I have added a topic in the "TestDisk" forum to get some guidance from here. I will post
any steps forward.
All ideas are welcome. If you think that now that I have identified the sectors, there is
a simple process I can carry out in Terminal from MacOS to revive this partition and
delete the current recognized Partition 4, please let me know.
The start LBA is quite plausible because it's 2048 sector (1MB) aligned. The ending value is also plausible.
So I think you use A to add this partition, but I'm actually not sure. What I would do, is go to gdisk and delete the current #4 partition, then add a new partition and plug in the start/end values you have highlighted in the latest screen shot. When asked for the type code, use 0700. Then w to write out the partition and reboot to OS X.
If this is correct, OS X should mount BOOTCAMP read only (assuming you don't have 3rd party read-write support for NTFS and if you do I would uninstall it because if the partition info is wrong you don't want to mount read write).
If the read only looks decent, take the opportunity to get the data out that you need before the next step which is to go back to gdisk, go to the recovery menu, create a new hybrid mbr, put the EFI GPT in the first MBR entry, add partitions 2 3 4, hit only enter for each request for type code to accept the suggested default, and only make 4 bootable. Write that out, reboot with option key and see if you can boot Windows.
If the read only does not work, then back to test disk...
Hey Chris and everyone,
Here's my steps for accessing the files. In Testdisk i clicked "analyse"
The I selected "Quick Search"
Then this came up, and I selected "HPFS - NTFS" because obviously that's my lost NTFS Windows 7 Partition
Now once you get here, it lists you a bunch of potential partitions. All I did was select each NTFS partition and hit the "P". That attempts to read the files in that partition. If it can't read that partition you get the next screen.
If it CAN read the partition, then you've found the partition and you get this next screen wich lets you go through all the directories, when you find a file or folder you want to copy simply highlight it and hit the "C" key to copy it to any directory on your Mac.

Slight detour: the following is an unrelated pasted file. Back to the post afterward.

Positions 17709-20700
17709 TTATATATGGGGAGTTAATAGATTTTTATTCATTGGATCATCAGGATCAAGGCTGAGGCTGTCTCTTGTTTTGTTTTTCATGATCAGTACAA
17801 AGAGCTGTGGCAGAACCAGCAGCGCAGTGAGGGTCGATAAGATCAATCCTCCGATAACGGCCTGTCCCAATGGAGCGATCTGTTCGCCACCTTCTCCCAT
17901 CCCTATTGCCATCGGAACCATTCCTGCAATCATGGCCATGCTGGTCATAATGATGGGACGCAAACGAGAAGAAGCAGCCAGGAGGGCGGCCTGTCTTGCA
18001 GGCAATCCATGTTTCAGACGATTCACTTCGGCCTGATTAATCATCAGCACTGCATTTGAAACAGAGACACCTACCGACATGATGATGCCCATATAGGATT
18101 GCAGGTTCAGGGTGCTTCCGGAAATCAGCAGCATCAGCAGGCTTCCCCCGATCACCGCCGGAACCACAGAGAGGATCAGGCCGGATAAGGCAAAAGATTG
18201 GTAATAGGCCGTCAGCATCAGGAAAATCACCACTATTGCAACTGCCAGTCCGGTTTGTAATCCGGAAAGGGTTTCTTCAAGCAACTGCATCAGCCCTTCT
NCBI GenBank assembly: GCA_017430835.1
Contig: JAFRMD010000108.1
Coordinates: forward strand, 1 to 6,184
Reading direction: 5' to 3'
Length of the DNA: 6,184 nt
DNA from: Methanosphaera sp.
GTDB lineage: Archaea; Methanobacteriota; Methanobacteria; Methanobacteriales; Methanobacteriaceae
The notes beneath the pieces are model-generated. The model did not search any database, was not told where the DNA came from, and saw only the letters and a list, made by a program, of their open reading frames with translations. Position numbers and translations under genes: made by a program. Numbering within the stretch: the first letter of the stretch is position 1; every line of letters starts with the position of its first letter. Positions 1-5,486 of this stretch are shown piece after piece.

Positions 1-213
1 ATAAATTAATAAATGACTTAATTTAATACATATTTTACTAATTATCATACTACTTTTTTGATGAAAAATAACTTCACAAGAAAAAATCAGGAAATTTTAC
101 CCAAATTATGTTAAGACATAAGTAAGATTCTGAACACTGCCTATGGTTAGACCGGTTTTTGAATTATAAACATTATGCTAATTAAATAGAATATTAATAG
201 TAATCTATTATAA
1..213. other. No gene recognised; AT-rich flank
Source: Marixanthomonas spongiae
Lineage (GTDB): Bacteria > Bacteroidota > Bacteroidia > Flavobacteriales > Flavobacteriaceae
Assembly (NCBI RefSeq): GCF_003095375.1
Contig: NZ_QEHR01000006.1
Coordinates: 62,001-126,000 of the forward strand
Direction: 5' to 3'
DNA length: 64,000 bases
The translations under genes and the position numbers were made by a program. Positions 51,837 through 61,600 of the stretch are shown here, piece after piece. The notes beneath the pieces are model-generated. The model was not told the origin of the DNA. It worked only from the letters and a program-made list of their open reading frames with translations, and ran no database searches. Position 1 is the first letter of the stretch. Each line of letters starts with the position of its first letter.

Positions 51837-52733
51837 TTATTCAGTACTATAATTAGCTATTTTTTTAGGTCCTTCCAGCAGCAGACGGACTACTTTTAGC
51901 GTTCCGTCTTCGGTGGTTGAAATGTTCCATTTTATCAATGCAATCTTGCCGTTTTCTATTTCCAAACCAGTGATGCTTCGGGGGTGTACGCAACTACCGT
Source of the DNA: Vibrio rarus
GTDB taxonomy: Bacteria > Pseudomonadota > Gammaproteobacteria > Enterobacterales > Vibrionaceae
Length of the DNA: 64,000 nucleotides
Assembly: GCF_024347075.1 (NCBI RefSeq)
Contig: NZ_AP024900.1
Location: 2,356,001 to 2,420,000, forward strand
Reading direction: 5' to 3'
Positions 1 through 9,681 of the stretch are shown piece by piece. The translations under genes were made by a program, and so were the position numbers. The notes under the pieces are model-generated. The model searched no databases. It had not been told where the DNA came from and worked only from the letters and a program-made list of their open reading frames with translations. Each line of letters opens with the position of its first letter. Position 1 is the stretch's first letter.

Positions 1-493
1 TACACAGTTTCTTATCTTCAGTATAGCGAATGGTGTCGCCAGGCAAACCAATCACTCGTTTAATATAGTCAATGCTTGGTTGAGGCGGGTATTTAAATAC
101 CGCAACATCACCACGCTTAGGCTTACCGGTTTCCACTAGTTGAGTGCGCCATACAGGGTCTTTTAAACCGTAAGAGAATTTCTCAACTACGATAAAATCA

Now my question to you Chris, It allows me to Write the Partition Table once i find the correct partition. Should I do this?
No I would not because I don't know what it's going to do. I would just make a note of the start and end values, and then use gdisk to clean things up. You'll have to delete the invalid partition 4 first, then add a new partition, plug in the start and end values from gdisk, then the type code for Windows NTFS volumes which is 0700.
It might work with testdisk but since I don't know if it writes out a GPT or MBR I'm not going to suggest it. At least if you get something wrong in gdisk removing partition 4, or adding a new one, it won't mangle anything else.
Yes, it looks like the same problem. MBR partition 4 has an ID of 0C, and there is a large gap of free space between partitions 3 and 4 in the GPT. And there's every reason to believe this is not really free space, but a huge chunk of your Windows volume.
So you're in the same realm as franky and tomd. You'll need to use testdisk to figure out where the NTFS volume is, and then repair the problem using gdisk.
I'm not certain, but possibly if you use test disk to update the partition map, will only update the MBR. So that could allow windows to boot, but if it doesn't also update the GPT, you won't see the BOOTCAMP volume in OS X Finder.
I haven't really tested testdisk's behavior in this area which is why I back out after finding the start and end sectors for Windows, and use gdisk to make repairs. And since I have explicit control in gdisk over what's being changed, I'm certain I won't screw things up so badly that I can't boot OS X again. If that happens, things get difficult because now a 2nd computer or a linux live USB stick is needed to boot the computer and fix the problem.